HexChat 2.14.0 has finally been released. The reason for the long delay since the last release was that there was no longer a dedicated Windows maintainer so the builds stagnated and needed a lot of love to get everything relatively up to date. Overall though this is mostly a bug fix release with no major features but there have been a few behind the scenes changes that are worth discussing.
This is the first ever release where HexChat has 4 upstream installation methods where in the past it only had Windows installers.
As you may have noticed there is now a HexChat package on the Microsoft Store. Microsoft now has a SKU of Windows (10 S) that cannot install any applications outside of the store by default. This was brought to my attention by a user requesting a store version so I tried it out and everything largely went smoothly so I released it.
You may also notice it has a purchase option there; I took this opportunity to expose an easy way for users to “donate” to the project but sadly Microsoft has no actual donation option and it must be a purchase. Do not worry though as you can install it without paying indefinitely with all features they just refer to it as a trial.
It is worth noting this version is not exactly identical to the normal release in that it doesn’t ship Perl or Python support which I would like to investigate adding in the future. It also (sometimes?) uses a more obscure configuration directory so it is a bit more inconvenient to to fiddle with config files but that is more of a design fault of HexChat that it ever requires the user interacting with that directory directly.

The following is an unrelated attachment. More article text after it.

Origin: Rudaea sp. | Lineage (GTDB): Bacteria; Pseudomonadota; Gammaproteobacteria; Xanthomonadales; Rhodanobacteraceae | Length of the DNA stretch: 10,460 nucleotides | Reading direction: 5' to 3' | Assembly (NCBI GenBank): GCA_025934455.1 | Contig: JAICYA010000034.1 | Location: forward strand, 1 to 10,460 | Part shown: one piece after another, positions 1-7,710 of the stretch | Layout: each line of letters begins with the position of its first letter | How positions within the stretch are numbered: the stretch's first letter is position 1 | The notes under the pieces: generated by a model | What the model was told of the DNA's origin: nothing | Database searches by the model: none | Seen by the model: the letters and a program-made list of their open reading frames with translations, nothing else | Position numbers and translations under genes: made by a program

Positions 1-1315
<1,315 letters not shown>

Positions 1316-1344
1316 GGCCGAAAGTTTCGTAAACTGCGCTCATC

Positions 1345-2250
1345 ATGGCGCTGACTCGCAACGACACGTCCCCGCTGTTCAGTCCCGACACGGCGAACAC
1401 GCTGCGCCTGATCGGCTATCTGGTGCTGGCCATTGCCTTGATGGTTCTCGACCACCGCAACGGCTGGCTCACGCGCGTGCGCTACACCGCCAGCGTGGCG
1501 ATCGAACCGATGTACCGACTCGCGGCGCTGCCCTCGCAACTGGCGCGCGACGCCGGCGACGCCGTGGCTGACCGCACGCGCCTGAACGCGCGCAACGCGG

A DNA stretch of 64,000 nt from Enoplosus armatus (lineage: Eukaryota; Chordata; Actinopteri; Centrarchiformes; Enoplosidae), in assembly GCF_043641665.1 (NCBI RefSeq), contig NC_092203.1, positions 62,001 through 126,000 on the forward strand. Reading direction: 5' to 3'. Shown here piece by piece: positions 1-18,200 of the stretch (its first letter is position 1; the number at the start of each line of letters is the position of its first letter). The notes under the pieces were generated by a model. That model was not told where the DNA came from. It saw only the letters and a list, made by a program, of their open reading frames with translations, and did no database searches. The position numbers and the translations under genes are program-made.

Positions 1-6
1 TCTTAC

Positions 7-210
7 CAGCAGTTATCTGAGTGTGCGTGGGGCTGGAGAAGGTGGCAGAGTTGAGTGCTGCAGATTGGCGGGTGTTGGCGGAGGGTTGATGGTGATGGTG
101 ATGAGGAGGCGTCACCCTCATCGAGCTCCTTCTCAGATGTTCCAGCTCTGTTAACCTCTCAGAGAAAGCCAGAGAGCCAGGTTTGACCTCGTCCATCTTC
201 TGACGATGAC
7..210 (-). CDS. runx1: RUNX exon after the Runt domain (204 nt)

In recent times there have also been a lot of buzz about solutions to making portable binaries for Linux including Flatpak. These are built and hosted on the Flathub store. This is my recommended method for installing on Linux as I can directly support it, reproduce issues with it easily, and update it in minutes.
The other big solution in this space is Snap. While I did make a HexChat Snap I do not recommend it for most users as it has some bugs unique to it, is less portable than and uses more space than Flatpak, and it is the more complex and difficult format for me to support. It does have a single advantage keeping it around which is that Ubuntu users can see this in the store out of the box so it is the only real method to get up to date versions to these users who may not know any better.
This release also converted the project from Autotools to Meson.
This decision will likely be controversial to some as the old method would run without
Python 3 but that isn’t a particularly crazy dependency IMO. The actual change here
that will impact older distros is that we now require a very recent
outside of that the transition seems to have gone very smoothly and is a pleasure
to work with compared to autotools and it can eventually replace hand maintained
Visual Studio projects on Windows.